OANDA Asia - China back in focus

News   •   Feb 15, 2016 10:34 SGT

Please attribute the following commentary to Stephen Innes, Senior Trader at OANDA Asia Pacific.

Amid the doom and gloom

Last week was an extremely hectic one as doom-and-gloom sentiment gripped investors as financial institutional risk spread across markets. Analysts and traders alike have been questioning the effectiveness of the market guardians such as the Fed, ECB and BOJ to expertly guide the global economy back to equilibrium. The jury is still out.

As for the Fed, its credibility is under the spotlight concerning its monetary policy as the market continues to be on a reversal following December’s rate hike.



There is a sigh of relief as the Nikkei trades +4.5% in early trade. And while we’re certainly not out of the woods yet, the USDJPY has opened up positively, reflecting the risk mood at the market’s open. This is being supported primarily by firming oil prices and also last week's US retails sales which came in better than expected. Also, general risk assets in both Europe and the US ended a very tumultuous week with an impressive recovery.


Malaysia’s Ringgit closed the week on a positive note vs. the U.S. dollar on Friday, supported by WTI's massive 12% rally from Wednesday’s 12-year low. Higher oil prices benefit the Ringgit due to the positive effect on Malaysia’s oil export industry, which is a boon for the country’s trade balance.

Regardless of Friday's bounce, the Ringgit has been showing more resilience to the drop in commodity prices, and oil in particular, which was responsible for the Ringgit weaknesses last year. Despite the ongoing trend of lower oil prices, the Ringgit has climbed 2.5% in 2016, the second-best performance after the Yen among the region's 11 most-traded currencies. Certainly, attractive bond yields were likely to have been responsible for that as the close-to-4% yield was driving foreign institutional demand for the Ringgit. Also from a trade-weighted perspective, the MYR is looking well undervalued as the overhang from political scandal continues to weigh negatively on the local currency.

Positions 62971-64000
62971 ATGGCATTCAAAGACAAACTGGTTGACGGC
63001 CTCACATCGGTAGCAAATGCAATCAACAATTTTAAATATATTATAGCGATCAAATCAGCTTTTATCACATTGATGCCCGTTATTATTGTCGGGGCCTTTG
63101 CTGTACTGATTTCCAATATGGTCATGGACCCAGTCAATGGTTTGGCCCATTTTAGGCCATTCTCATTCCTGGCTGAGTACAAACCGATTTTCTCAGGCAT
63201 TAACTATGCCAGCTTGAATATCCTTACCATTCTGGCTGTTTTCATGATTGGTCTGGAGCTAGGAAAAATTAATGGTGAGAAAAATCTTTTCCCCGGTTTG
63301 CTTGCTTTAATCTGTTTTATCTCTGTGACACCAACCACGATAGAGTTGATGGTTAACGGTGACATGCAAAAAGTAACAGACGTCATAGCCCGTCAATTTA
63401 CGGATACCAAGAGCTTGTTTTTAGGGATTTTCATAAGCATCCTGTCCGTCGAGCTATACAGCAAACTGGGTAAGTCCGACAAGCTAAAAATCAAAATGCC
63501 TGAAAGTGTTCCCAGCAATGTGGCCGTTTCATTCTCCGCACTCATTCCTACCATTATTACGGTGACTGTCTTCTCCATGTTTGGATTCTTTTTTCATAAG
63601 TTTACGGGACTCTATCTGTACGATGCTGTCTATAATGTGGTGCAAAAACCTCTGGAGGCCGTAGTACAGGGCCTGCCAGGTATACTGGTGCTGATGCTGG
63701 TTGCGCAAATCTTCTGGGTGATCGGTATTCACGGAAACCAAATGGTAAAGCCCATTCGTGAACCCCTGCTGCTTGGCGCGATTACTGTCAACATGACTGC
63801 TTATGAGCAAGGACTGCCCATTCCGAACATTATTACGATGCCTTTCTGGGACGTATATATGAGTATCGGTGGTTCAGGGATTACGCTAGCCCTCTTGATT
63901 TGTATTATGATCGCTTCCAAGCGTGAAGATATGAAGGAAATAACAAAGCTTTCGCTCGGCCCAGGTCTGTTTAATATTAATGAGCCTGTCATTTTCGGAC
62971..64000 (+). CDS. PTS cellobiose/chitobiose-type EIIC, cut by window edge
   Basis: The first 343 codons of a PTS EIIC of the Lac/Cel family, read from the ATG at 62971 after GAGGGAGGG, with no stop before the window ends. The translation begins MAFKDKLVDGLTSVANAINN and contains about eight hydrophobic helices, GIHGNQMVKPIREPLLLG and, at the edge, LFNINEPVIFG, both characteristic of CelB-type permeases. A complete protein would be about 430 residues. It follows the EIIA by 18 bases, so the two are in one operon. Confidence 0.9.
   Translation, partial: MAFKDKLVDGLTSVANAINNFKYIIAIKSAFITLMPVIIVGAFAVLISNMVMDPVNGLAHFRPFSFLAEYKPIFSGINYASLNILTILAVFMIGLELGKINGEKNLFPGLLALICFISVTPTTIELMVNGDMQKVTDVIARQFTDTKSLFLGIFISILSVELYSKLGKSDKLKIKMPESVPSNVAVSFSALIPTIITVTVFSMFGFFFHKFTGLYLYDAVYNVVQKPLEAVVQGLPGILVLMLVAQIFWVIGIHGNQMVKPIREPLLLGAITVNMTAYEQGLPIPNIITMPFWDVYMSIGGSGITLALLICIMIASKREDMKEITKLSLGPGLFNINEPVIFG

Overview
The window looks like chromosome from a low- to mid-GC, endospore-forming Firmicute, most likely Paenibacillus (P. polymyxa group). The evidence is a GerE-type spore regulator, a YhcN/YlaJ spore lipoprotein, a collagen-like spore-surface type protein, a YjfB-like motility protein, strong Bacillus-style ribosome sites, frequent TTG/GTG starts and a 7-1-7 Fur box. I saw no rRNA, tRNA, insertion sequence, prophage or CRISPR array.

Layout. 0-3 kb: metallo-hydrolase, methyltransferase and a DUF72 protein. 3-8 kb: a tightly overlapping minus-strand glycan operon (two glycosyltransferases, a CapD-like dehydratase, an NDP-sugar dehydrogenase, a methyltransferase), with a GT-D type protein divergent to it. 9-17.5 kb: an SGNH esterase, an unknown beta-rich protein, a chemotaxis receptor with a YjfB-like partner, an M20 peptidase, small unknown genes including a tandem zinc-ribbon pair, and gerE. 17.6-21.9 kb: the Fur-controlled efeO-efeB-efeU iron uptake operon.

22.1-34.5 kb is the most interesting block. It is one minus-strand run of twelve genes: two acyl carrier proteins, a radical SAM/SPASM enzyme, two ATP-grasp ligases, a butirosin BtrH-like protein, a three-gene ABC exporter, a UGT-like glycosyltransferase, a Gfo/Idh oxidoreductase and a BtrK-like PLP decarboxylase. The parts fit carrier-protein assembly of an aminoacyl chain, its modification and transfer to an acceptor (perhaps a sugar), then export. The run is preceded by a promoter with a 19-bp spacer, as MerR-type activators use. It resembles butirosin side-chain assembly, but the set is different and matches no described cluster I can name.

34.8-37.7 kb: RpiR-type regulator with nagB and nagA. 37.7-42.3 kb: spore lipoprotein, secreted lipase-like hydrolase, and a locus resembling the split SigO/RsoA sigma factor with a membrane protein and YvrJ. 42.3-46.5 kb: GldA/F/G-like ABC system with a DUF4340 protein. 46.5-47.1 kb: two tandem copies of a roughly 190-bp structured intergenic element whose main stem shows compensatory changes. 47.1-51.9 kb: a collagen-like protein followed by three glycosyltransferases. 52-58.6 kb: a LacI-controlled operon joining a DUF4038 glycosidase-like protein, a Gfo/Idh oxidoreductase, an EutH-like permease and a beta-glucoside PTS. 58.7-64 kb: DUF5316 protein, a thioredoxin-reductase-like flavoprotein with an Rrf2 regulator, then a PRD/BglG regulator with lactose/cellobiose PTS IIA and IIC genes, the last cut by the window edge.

In an interview published in the Chinese press (Caixin), PBOC Governor Zhou has played down concerns about volatility in the domestic currency and that the trend is to move toward a market-oriented currency with greater flexibility in the foreign exchange rates.

This is good timing for such verbal guidance after last week’s USD capitulation as the markets opened up very calm in China. The Yuan midpoint came in at 6.5118 vs. 6.5314, but USDCNH rebounded higher through 6.53 only to have locals leading the spot back through 6.52.

Traders returned today after the Lunar New Year holiday to be greeted with a shaky open, with the Shanghai Composite falling more than 2% this morning. However, in Hong Kong, the Hang Seng opened up 1.9% higher on the back of improving global equity sentiment. It could be one of those days!

AUD - China back in focus

China returns from its week-long Lunar New Year holiday today so there will be a great deal of local focus on how the Chinese markets react after last week’s financial market turmoil.

Aussie stocks opened higher after the rally in US and European stocks on Friday, but ASX futures have been under early pressure as traders react to news of Newcrest Mining profits plummeting amid lower copper and gold prices.

So far the Australian dollar has ignored local futures moves. Instead traders are focusing on the positive risk-on tone in global equity futures which is lending support to commodity currencies at this week’s market open.

Also, the positive tone in commodity prices this morning is giving support to the domestic currency. It’s difficult to trade the Aussies as it’s stuck in neutral as risk aversion weighs negatively while current monetary policy remains supportive. We’re seeing this theme play on the Commitment of Traders report in the week ending February 9.

Aussie longs are sitting at 64,000 contracts compared to shorts coming in at 69,000 contacts. This relatively neutral positioning may indicate short-term range trade. However, over the medium term, I continue to see the Aussie edging lower as headwinds from China continue to weigh it down.

Local traders are sitting tight waiting for China trade data in which exports are expected to have declined 1.8% y/y and imports at -3.6% y/y. Anything other than a negative print will raise more than a few eyebrows that the numbers are being fudged.

On the domestic front, minutes from February’s RBA policy meeting and January’s employment report are in focus. The minutes usually echo the RBA comments at rate decision. However, Thursday’s Australia Employment change will be this week primary focus for local traders.

Locally, eyes will also be on the Shanghai Composite Index – a regional bellwether – as China traders return from their Lunar New Year break.


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